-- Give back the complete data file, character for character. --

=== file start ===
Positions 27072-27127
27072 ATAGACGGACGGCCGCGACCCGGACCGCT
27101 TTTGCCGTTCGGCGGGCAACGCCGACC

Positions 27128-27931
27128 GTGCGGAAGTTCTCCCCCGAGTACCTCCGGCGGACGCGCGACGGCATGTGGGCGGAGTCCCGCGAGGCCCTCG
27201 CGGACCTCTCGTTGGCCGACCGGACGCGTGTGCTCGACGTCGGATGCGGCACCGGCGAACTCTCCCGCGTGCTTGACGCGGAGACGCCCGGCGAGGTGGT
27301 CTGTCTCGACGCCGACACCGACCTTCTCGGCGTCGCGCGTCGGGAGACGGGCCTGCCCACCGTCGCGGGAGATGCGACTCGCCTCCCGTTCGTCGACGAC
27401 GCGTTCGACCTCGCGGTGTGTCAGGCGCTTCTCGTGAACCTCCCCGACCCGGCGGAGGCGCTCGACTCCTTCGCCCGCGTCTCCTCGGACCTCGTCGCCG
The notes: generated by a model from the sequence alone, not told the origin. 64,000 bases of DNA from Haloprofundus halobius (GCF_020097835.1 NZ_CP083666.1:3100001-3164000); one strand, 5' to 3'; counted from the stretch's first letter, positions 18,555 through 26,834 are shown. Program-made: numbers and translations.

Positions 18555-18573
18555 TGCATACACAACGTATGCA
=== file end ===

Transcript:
Positions 27072-27127
27072 ATAGACGGACGGCCGCGACCCGGACCGCT
27101 TTTGCCGTTCGGCGGGCAACGCCGACC

Positions 27128-27931
27128 GTGCGGAAGTTCTCCCCCGAGTACCTCCGGCGGACGCGCGACGGCATGTGGGCGGAGTCCCGCGAGGCCCTCG
27201 CGGACCTCTCGTTGGCCGACCGGACGCGTGTGCTCGACGTCGGATGCGGCACCGGCGAACTCTCCCGCGTGCTTGACGCGGAGACGCCCGGCGAGGTGGT
27301 CTGTCTCGACGCCGACACCGACCTTCTCGGCGTCGCGCGTCGGGAGACGGGCCTGCCCACCGTCGCGGGAGATGCGACTCGCCTCCCGTTCGTCGACGAC
27401 GCGTTCGACCTCGCGGTGTGTCAGGCGCTTCTCGTGAACCTCCCCGACCCGGCGGAGGCGCTCGACTCCTTCGCCCGCGTCTCCTCGGACCTCGTCGCCG
The notes: generated by a model from the sequence alone, not told the origin. 64,000 bases of DNA from Haloprofundus halobius (GCF_020097835.1 NZ_CP083666.1:3100001-3164000); one strand, 5' to 3'; counted from the stretch's first letter, positions 18,555 through 26,834 are shown. Program-made: numbers and translations.

Positions 18555-18573
18555 TGCATACACAACGTATGCA